By: Denise A. Longoria, Ph. D., LCSW, and Maria de Lourdes Martinez–Aviles, Ph. D, MSW — The University of Texas – Pan American
Now in its fifth year since inception, this social work distance education program has grown despite unforeseen challenges and limitations. This paper examines the solutions that have been implemented to overcome these challenges. Factors include recruitment, technology, student-faculty relationships, professional socialization, and field education.
By: Dr. Marcos Torres — Universidad Interamericana de Puerto Rico, Recinto de Ponce
Este artículo contiene la segunda parte de una investigación cualitativa de tipo histórico-educativa (Lucca y Berríos, 2003) del Programa de Estudios a Distancia (PE@D) del Recinto de Ponce de la Universidad Interamericana de Puerto Rico. Esta unidad del sistema UIPR ofrece cursos a distancia desde el 1995 y programas completos a nivel subgraduados desde el 2002. En esta investigación se narran los procesos administrativos y docentes, en la voz de los profesores y del personal no docente que participaron en el desarrollo del Programa de Estudios a Distancia del Recinto de Ponce de la Universidad Interamericana de Puerto Rico.
By: Naydeen González-De Jesús, Ph.D., Vice President Student Affairs; Denise Liguori, Dean of Student Services at Phillip J. Ciarco Learning Center — Bergen
Community College, Hackensack Center
Dissatisfied with consistently low graduation rates, a community college in the Mid-Atlantic region of the United States formed a cross section of student affairs professionals and created ‘Project Graduation’ to address the problem. Analysis of graduation related practices and procedures resulted in the identification of factors that contributed to the problem. Utilizing technology, student data was extracted at various completion parameters. Inefficient, manually, paper driven and labor intensive procedures, caused eligible graduates to get lost in the system and leave the college without conferred degrees.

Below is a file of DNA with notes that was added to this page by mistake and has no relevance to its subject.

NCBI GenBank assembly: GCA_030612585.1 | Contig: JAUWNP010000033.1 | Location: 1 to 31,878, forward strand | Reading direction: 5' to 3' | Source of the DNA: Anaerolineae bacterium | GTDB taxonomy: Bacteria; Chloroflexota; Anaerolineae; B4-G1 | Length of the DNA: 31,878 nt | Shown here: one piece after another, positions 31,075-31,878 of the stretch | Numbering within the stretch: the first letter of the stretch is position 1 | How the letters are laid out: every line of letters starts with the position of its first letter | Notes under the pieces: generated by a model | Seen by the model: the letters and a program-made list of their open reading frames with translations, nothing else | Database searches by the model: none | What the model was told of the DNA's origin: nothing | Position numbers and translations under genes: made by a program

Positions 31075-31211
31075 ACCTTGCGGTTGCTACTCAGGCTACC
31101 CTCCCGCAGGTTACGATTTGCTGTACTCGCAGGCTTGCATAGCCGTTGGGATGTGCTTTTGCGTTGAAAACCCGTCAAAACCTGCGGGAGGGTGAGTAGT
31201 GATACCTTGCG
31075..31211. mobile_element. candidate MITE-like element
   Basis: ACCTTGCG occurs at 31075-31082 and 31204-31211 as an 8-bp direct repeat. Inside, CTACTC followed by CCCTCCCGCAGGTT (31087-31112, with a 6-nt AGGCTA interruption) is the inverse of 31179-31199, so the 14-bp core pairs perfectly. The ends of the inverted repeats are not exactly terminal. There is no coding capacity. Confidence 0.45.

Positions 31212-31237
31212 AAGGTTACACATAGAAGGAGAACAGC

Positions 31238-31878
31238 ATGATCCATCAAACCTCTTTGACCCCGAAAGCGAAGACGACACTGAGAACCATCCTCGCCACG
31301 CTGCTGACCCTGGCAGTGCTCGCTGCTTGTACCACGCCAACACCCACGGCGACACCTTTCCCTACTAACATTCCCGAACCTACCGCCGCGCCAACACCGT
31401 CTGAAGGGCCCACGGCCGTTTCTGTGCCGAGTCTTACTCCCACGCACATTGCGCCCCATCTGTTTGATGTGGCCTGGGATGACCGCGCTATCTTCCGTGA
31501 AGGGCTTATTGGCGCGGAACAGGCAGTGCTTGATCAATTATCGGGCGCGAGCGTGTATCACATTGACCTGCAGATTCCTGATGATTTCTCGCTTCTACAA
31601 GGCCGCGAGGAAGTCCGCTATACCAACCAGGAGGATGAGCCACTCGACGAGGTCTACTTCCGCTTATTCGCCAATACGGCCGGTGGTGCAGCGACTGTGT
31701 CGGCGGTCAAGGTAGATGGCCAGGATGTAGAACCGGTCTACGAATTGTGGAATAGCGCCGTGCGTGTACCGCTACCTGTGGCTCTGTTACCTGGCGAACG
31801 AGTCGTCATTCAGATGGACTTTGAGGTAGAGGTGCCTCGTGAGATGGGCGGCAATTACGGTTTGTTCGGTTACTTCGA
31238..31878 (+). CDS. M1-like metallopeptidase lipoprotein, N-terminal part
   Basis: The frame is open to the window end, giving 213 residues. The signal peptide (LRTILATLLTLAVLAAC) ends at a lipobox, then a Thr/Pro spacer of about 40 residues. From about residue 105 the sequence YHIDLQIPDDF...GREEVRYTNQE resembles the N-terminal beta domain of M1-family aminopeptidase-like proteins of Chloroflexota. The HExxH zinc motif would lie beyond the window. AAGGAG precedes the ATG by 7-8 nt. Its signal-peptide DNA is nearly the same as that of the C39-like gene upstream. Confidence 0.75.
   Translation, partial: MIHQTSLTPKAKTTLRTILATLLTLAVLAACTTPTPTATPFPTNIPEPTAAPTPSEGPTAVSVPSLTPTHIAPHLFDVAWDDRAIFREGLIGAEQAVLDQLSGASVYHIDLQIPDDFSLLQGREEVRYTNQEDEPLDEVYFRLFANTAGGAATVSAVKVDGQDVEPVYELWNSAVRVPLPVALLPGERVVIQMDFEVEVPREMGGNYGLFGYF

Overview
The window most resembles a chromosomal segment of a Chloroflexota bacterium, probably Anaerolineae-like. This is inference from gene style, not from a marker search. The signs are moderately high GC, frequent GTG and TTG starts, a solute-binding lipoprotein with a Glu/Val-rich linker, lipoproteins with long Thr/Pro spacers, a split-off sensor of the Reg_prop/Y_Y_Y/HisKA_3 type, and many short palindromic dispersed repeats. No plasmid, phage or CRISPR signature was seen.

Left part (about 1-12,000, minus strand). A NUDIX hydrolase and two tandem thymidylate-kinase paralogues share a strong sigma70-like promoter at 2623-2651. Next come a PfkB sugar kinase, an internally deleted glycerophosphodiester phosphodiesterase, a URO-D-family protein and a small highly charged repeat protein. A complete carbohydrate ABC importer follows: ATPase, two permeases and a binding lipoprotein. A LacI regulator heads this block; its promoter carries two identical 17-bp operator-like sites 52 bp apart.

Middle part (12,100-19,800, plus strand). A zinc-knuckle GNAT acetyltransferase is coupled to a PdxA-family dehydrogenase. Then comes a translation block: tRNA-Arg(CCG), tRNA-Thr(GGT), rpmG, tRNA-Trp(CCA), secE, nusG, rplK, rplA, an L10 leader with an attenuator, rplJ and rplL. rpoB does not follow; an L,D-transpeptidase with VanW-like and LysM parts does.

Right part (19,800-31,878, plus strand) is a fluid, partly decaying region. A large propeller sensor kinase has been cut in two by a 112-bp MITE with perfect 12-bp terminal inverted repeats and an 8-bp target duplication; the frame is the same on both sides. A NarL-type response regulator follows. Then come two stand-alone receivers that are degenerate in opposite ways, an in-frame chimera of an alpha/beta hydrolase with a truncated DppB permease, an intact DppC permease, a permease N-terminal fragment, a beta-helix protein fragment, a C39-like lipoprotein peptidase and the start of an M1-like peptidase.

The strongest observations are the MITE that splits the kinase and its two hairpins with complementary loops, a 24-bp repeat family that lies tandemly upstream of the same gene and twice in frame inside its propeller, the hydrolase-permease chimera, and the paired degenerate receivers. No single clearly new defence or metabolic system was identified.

Through a business process review and analysis of qualitative and quantitative data, an action plan was implemented to identify, communicate with, and graduate eligible students. Data mining initiatives produced immediate results, noticeably increasing the number of graduates. Via extensive use of technology, a systematic outreach process was created to support and propel students through critical milestones. Technology assisted the implementation of an Opt-out process, replacing the former Opt-in process that required student initiation, resulting in lost graduates. This process shift enables increased vital student contact, thus providing timely interventions that facilitate successful on-time degree completion. In examining factors such as characteristics of the millennial student and the current economy which requires an increase in an educated and skilled workforce, recommendations are provided for greater, more effective use of technology to streamline student affairs operations.
By: Dr. Tanvir Prince, and Dr. Ruslan Flek — Hostos Community College, City University of New York (CUNY)
In this article, we describe, from personal experience, the different aspects of developing and teaching an honors calculus course in our community college. More specifically, we address the following issues: